Let's say one wall is 10 feet high and 15 feet wide; that wall will be 150 square feet, and - based on our calculations page - will require about 450 bags. If that wall will have a 3x6' doorway and a 2x3' window (18 square feet + 6 square feet = 24 square feet), then that wall will result in being 126 square feet and will require approximately 375 bags... a savings of about 75 bags. (Note that the bags you save here can then be used for benches, planter boxes, covered porches or buttressing - see below.)
You'll be wanting to frame out your doors & windows with wood, and build your bags around the frames. The frames will serve several purposes. The most obvious is providing a guide for stacking your bags & provide something for the bags above the lintels to rest on. They'll also increase the strength of the wall (the sheer weight of the bags pressing against the sides and pressing down will firm up the openings). And finally, the wood will give you something to nail or screw hinges into for doors, shutters, etc.
Speaking of which, we should mention gringo blocks, which are blocks of wood that are the same approximate dimensions as your bags (height & width, if not length). By substituting these in in your wall in place of bags, you'll have a wooden surface to which you can nail or screw shelves or whatever.
Best practice for roofs is to start with installing a bond beam atop your walls. These come in essentially two flavors.
Wood bond beams are just that; heavy wooden beams, tied together at the corners, and well secured to the tops of the walls. Drilling holes in the beams & pounding 18-24" lengths of rebar down into the top courses of bags is a good approach. If you have access to an electric drill & if your bags - once cured - can handle having holes bored into them without splitting, then this will give you a secure bond beam that you can then attach your roof to & have a high level of confidence that it won't blow off in a big storm. You'll want this to be bomb-proof.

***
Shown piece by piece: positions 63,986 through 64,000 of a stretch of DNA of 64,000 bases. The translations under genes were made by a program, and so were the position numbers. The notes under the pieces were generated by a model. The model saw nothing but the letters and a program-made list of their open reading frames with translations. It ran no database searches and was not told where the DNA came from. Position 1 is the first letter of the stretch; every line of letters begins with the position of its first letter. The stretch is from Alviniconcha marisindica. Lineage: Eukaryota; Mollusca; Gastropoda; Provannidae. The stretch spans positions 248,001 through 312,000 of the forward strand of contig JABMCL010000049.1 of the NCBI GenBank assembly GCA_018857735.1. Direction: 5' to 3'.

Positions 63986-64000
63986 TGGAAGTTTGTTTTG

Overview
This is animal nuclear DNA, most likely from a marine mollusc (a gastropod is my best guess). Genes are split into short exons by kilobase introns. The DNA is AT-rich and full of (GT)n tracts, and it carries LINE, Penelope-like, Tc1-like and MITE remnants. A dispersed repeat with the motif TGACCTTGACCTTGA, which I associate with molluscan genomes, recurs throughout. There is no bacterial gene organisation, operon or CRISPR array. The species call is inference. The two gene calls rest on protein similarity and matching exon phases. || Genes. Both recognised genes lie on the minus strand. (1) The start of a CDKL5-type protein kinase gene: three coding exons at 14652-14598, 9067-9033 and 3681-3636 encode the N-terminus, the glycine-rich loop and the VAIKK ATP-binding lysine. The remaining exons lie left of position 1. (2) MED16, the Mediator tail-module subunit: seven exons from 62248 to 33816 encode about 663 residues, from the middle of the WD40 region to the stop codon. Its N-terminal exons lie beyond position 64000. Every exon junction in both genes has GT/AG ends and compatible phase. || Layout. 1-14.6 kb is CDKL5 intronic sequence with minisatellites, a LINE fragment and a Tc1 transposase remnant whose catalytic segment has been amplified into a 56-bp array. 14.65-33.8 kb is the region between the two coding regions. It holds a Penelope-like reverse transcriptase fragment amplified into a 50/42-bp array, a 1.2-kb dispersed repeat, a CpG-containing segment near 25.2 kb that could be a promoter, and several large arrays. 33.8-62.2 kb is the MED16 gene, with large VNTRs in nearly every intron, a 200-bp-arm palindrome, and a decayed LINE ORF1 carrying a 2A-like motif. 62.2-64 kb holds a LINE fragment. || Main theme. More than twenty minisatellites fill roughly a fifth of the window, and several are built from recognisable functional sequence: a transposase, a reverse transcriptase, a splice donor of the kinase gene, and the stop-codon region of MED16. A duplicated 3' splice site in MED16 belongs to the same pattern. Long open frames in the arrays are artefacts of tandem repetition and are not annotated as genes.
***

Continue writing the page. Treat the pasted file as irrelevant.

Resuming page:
Some building codes will call for a cement bond beam. This consists of installing vertical lengths of rebar in your upper courses (especially at the corners), then clamping plywood forms to both sides of your walls, creating a trough all the way around. Once your trough is ready, you'll then pour mixed concrete into the trough to a typical depth of 8-12". The cement will flow around the rebar When it cures, you can remove the plywood forms & you'll have a solid concrete beam that's securely attached to the tops of your walls and into which you can drive bolts to secure your chosen roofing.
Another approach is to crenellate the tops of your walls - like castle battlements - and then lay thick timbers in the openings, spanning the roof. Here in the Southwest, these timbers are commonly 6-12" diameter tree trunks called vigas. You'd want to space your crennelations accordingly so the vigas are a nice fit. After they're in place, you can wedge them so they don't move, and then plaster around them. Once they're in place, you can nail or tie latillas (smaller limbs) at a right angle over the vigas, then finish the roof however you like - wood, thatch, dirt, mud - whatever.
The simplest option is a tamped earthen floor. Plastic sheeting covered with tamped dirt will provide a vapor barrier to keep cold, dampness, and critters at bay. Next might be a mud floor a couple of inches thick. The Spaniards in this part of the country mixed mud with ox blood, but you could get away with using mud or adding wheat flour or eggs to make it hard. Alternatively, you could polish it smooth and then add a couple of coats of polyurethane to protect it.
Pavers used for patios or bricks are great (set these in sand). Cement floors are easy to pour, and you can then add tile, flagstone or slate, pebbles, beach glass - pretty much anything that'll be flat and easy to keep clean.